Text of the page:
Finally, three nurses arrived with more temporary cast materials, to be exchanged for a walking boot once I met with an orthopedist. There wasn’t enough space in the room for six people so two officers stepped out while the nurses got to work. A friendly conversation between the female transport officer and a nurse began as they joked about what my foot would smell like in six weeks and what a pain-in-the-ass showering would be, with periodic instructions for me to breath when they moved my leg.
The banter died when the male nurse asked what my red jumpsuit meant and an officer standing by the door said, “Death row”.
Despite the chains and guards I had adapted to the otherness of the hospital and my thoughts were entirely in “the moment”. This is how I became conscious of the major difference between the “inside” and “outside”. Silence. The preternatural quiet was the emptying of thought into space rather than echoing from the walls of my confinement. “The moment” in prison is hatred, bitterness, regret and emotional pain. It never goes away and being at peace with it means you’ve grown accustomed to its oppressive weight on your back. People who like to say you can be free in mind but not in body while incarcerated have never experienced the substantial concentration of a life sentence. There is no real freedom—just the ability to do mental gymnastics to convince yourself everything will be okay when in your heart of hearts you know there is nothing natural or okay or freeing about confinement, and it is not necessarily a lesser evil than death. This weight is always present inside. Always nagging in the corner of the mind. Always reminding you of the utter wrongness of confinement.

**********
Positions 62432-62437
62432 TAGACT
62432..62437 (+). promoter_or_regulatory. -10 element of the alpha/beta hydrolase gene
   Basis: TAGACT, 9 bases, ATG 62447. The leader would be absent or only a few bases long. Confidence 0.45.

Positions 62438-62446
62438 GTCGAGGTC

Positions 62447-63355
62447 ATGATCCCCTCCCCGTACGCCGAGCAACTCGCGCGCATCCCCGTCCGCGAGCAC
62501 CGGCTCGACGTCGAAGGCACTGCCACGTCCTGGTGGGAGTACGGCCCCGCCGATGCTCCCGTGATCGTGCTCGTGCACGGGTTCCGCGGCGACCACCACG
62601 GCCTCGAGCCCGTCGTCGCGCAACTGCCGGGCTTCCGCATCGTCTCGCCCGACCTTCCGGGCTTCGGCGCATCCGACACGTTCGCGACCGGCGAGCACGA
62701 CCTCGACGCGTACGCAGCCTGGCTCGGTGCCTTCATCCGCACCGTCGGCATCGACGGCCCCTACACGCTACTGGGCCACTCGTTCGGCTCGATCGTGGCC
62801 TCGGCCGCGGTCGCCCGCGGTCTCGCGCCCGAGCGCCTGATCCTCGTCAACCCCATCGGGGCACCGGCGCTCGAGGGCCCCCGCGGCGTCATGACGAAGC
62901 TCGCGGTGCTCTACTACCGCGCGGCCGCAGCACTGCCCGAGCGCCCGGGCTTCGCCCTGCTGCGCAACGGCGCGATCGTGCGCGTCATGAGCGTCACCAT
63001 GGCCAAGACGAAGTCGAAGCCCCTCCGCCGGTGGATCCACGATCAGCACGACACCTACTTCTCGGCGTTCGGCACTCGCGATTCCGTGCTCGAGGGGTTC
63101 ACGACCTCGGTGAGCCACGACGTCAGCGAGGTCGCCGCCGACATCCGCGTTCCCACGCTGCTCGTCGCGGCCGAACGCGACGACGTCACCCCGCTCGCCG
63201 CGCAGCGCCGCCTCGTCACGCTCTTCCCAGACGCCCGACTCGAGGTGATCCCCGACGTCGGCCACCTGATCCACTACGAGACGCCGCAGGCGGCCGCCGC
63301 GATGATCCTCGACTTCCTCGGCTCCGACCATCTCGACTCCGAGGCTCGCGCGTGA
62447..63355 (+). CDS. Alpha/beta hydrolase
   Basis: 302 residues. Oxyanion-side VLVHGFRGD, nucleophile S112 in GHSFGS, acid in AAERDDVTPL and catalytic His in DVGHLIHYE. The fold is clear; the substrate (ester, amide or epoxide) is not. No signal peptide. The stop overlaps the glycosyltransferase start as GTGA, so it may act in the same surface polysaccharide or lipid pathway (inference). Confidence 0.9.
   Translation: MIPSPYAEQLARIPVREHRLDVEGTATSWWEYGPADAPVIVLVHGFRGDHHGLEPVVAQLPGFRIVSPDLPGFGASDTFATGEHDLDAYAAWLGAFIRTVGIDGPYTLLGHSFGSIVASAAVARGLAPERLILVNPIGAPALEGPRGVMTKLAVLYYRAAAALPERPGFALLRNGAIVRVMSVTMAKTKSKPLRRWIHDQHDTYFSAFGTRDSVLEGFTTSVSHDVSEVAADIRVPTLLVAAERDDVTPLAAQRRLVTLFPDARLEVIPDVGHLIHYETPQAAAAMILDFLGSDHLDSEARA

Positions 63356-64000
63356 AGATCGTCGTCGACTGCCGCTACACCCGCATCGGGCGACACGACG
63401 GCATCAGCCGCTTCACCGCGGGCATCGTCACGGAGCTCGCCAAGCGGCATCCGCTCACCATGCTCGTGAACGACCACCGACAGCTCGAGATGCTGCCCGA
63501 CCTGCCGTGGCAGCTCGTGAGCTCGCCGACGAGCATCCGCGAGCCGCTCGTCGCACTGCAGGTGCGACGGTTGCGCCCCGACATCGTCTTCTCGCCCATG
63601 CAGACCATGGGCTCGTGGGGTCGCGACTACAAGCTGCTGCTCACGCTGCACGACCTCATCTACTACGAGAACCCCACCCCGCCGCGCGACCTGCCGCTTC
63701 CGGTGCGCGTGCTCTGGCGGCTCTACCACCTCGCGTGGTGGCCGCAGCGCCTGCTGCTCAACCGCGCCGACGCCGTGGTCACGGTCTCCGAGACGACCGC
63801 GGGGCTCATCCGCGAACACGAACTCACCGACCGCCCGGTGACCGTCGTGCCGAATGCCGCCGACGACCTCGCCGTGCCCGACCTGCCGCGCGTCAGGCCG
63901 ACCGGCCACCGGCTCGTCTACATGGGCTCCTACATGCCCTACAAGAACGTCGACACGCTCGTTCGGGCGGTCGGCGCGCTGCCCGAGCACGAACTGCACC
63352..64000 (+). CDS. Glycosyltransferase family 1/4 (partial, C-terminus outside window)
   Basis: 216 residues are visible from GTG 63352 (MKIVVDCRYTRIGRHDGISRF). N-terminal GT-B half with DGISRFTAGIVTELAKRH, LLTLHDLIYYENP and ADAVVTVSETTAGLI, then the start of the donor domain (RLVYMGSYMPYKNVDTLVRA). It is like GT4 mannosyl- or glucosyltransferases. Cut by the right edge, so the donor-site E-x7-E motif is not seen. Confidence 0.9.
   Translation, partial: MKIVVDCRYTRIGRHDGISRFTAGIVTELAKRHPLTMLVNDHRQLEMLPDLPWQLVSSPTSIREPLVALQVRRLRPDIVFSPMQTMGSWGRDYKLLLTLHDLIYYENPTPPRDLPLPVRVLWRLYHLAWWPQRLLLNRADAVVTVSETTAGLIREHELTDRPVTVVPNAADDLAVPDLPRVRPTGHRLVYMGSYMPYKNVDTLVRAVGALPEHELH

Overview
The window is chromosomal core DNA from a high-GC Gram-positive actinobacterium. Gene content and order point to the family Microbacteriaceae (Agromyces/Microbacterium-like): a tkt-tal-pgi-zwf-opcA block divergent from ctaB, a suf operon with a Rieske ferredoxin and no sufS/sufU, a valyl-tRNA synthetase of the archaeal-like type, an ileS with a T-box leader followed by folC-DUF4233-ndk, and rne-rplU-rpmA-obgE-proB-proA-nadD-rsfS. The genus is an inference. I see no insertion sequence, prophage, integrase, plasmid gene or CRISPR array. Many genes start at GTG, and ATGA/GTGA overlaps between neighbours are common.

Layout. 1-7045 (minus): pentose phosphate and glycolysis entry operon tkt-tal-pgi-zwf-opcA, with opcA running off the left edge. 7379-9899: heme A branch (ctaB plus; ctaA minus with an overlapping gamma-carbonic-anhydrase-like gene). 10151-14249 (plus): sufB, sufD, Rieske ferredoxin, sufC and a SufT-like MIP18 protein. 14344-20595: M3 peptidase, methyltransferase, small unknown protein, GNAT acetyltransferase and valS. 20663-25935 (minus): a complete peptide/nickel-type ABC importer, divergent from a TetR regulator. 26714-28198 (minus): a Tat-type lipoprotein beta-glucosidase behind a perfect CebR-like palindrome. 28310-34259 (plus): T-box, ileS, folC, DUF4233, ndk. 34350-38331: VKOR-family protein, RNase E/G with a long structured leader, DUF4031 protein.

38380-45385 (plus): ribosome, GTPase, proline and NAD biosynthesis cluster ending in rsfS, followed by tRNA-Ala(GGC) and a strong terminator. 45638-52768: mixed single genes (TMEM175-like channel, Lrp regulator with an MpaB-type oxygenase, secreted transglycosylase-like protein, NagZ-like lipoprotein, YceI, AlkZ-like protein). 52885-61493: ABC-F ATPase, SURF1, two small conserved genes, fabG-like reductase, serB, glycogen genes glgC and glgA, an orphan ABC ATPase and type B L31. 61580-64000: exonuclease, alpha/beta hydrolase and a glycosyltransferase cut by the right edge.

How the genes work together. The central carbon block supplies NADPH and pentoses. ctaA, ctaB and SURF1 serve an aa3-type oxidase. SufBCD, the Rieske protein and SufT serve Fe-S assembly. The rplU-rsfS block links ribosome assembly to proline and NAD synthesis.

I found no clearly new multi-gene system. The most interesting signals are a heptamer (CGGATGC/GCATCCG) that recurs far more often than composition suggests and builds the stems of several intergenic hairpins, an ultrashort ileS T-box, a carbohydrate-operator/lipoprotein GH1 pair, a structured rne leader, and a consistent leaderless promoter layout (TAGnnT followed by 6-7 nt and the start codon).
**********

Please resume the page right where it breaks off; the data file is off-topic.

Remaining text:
Maybe it was the air and vibrant colors that hypnotized me into a false sense of wellbeing, but at the mention of death row the noise came roaring back and I sank into the hospital bed beneath its pressure.
The nurse holding my leg yelped as if pinched. At the same time the RN in charge blurted, “What?” and snapped her attention to the guard who volunteered the information. Nobody moved or said anything until the silence embarrassed even the transport officers, then she said “Wow, that’s incredibly sad.” The male nurse looked like he wanted to hide his face had his hands not been full.